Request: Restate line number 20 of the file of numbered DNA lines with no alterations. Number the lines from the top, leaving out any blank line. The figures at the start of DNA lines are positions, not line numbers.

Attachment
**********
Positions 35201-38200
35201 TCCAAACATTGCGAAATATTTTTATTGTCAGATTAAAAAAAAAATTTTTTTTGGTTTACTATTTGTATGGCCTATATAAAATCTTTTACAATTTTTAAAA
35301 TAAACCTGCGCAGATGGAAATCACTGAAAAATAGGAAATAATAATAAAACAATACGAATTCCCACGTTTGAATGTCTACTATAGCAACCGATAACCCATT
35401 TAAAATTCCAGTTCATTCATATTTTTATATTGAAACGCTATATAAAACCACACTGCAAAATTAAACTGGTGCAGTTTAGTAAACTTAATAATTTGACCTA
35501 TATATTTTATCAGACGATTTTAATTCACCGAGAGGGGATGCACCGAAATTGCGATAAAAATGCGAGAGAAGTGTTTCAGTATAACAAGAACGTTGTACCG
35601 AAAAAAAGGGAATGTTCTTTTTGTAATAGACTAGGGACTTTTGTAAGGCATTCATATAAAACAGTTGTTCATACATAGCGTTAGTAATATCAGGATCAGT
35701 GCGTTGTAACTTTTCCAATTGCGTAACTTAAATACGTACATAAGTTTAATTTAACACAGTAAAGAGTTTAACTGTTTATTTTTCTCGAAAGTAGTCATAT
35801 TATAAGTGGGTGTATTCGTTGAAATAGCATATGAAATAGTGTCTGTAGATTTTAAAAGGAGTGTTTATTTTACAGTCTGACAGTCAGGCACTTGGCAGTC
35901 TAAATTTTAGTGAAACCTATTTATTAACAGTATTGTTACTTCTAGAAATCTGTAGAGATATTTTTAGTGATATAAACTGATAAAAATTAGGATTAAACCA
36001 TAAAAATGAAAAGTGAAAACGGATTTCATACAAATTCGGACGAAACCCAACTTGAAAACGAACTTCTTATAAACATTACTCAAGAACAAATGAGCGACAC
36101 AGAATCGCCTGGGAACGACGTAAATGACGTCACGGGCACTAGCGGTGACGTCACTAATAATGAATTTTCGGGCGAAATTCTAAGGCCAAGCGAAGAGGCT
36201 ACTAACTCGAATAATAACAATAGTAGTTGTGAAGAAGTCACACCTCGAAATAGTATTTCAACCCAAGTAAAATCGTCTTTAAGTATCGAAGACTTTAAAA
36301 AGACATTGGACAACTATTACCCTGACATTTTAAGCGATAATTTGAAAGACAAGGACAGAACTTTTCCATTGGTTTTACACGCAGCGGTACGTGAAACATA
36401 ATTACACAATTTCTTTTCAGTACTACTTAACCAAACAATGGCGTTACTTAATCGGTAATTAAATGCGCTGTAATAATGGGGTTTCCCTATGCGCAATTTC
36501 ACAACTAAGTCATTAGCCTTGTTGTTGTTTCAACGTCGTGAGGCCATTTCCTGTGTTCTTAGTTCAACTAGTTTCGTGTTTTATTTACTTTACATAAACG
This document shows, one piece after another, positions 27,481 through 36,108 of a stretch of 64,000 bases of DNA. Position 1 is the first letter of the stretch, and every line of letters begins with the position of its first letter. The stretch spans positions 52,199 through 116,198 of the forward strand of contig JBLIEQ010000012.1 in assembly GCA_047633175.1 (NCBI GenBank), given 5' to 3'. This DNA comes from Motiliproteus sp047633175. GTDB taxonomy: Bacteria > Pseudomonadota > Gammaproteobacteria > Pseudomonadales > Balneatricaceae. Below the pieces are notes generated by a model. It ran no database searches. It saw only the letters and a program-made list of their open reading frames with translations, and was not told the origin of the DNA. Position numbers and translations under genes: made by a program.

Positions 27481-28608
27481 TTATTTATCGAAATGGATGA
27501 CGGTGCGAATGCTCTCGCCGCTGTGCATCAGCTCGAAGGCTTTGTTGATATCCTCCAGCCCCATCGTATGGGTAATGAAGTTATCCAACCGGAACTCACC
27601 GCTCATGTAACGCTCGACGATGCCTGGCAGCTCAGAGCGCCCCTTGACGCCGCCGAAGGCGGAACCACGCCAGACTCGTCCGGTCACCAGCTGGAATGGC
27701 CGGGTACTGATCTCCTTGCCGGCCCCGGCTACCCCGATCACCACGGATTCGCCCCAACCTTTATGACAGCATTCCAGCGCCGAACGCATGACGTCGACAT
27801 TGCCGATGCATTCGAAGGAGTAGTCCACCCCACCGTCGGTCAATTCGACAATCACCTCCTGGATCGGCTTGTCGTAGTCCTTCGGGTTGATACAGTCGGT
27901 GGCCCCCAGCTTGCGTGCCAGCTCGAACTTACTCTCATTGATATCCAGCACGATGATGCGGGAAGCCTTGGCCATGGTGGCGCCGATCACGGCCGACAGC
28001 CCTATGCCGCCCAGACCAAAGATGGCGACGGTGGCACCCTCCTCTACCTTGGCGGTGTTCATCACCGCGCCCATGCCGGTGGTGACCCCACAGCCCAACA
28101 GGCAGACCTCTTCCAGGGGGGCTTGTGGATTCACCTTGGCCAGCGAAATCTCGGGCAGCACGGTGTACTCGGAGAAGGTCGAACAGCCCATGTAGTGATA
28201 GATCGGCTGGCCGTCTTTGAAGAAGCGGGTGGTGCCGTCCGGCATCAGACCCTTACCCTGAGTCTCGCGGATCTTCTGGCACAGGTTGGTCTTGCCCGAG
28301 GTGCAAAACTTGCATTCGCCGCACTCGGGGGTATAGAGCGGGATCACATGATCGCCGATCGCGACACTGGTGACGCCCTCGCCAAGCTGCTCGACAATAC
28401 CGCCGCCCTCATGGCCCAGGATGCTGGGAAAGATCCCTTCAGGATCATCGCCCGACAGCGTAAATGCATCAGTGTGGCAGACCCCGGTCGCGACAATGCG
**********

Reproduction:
27601 GCTCATGTAACGCTCGACGATGCCTGGCAGCTCAGAGCGCCCCTTGACGCCGCCGAAGGCGGAACCACGCCAGACTCGTCCGGTCACCAGCTGGAATGGC